- “A Double-Blind, Placebo-controlled Study on the Effects of Gotu Kola (Centella asiatica) on Acoustic Startle Response in Healthy Subjects.” PubMed Abstract. Dec 2000.8
Both bacopa and gotu kola can increase vata, if used in excess or without the proper supporting herbs and/or carriers.
Side Effects of Bacopa
Adverse effects of bacopa may include dry mouth, thirst, nausea, indigestion, increased regularity of bowel movements, drowsiness, fatigue, or palpitations Bacopa may also increase thyroid hormone levels.4
Side Effects of Gotu Kola
Excessive doses of gotu kola can be slightly narcotic and can cause headache, dizziness, giddiness, or skin irritation.3, 1 It has also been known to cause gastric irritation and nausea.5 In addition, gotu kola can inhibit liver enzymes responsible for barbiturate metabolism.1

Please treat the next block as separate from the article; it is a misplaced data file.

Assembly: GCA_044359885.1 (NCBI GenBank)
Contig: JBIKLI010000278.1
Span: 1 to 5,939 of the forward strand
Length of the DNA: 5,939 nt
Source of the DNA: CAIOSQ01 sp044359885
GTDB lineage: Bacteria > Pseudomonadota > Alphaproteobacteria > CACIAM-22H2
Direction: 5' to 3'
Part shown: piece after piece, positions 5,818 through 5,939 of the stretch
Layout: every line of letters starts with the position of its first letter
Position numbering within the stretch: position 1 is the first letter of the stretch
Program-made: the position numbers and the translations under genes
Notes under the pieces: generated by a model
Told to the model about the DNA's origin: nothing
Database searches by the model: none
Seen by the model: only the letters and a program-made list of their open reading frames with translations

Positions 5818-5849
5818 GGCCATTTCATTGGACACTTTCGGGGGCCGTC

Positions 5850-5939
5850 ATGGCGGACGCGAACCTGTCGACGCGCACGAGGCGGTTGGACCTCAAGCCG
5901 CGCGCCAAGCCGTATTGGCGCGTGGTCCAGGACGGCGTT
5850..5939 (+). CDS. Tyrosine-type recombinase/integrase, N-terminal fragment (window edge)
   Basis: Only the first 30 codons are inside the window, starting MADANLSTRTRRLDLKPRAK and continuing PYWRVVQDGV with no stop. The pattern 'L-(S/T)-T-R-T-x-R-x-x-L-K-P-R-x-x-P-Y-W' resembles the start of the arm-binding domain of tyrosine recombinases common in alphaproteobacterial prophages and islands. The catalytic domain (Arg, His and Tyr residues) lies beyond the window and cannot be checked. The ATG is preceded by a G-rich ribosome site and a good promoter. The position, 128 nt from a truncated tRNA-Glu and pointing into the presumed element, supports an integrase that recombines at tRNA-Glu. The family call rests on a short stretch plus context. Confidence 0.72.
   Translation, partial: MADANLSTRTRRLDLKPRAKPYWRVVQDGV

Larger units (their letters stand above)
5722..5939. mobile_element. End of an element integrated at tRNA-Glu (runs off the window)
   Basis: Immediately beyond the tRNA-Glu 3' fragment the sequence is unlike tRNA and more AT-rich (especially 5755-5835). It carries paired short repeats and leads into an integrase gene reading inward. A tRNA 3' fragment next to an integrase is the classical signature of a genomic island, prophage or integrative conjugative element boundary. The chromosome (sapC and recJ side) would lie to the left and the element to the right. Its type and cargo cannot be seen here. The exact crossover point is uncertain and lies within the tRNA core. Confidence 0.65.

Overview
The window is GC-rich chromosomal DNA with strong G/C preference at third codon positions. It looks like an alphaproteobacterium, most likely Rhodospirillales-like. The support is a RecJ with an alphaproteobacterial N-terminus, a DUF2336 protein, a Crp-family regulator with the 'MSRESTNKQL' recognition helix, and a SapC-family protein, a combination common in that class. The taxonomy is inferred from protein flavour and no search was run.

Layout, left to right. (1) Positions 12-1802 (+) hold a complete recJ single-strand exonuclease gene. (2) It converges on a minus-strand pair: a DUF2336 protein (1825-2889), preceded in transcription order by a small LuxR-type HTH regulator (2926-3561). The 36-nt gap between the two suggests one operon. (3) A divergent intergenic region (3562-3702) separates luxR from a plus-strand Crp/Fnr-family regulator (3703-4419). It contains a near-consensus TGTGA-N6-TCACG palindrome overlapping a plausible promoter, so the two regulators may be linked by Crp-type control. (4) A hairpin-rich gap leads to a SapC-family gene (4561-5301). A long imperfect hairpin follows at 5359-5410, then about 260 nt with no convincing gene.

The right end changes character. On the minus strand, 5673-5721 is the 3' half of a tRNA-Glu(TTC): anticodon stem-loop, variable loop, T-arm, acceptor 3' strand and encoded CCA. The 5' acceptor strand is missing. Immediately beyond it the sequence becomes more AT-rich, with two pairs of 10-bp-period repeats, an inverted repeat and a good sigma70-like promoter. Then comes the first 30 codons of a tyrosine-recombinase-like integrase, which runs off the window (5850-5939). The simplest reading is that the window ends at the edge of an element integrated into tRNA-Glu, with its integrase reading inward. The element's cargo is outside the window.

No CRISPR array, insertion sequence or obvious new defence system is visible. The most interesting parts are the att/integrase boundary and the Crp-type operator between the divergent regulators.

If you are taking prescription medication of any kind, it is always best to check with your doctor before introducing an herbal regimen.
Contraindications for Bacopa
Avoid this herb if there are known allergies to Bacopa monnieri or other members of the Figwort family.4 Use caution in patients who are taking calcium channel blockers, sedatives, anti-epileptic or anti-depressant medications.1, 4
Contraindications for Gotu Kola
Avoid this herb if there are known allergies to Centella asiatica or any of its constituents.5 Extra care is advised if taking benzodiazepines, barbiturates, diuretics, hormonal agents, vasodilators, hypo-glycemic medication, or cholesterol-lowering agents.1, 5
You can find bacopa and/or gotu kola in a number of Banyan products:
- Bacopa/Herpestis Powder
- Brahmi/Gotu Kola Powder
- Bacopa/Herpestis liquid extract
- Brahmi/Gotu Kola liquid extract
- Brahmi Oil (contains both)
- Mental Clarity (contains both)
- Heart Formula (contains bacopa)
- Stress Ease (contains gotu kola)
- Tranquil Mind (contains gotu kola)
- Healthy Hair (contains gotu kola)
- Trim Support (contains gotu kola)
- Healthy Pitta (contains gotu kola)
- Healthy Vata (contains gotu kola)
- Healthy Skin (contains gotu kola)
- Women’s Support (contains gotu kola)
- Women's Natural Transition (contains gotu kola)
- I Travel Well liquid extract (contains both)
- Focus liquid extract (contains both)
- 7-Herb Energy (contains gotu kola)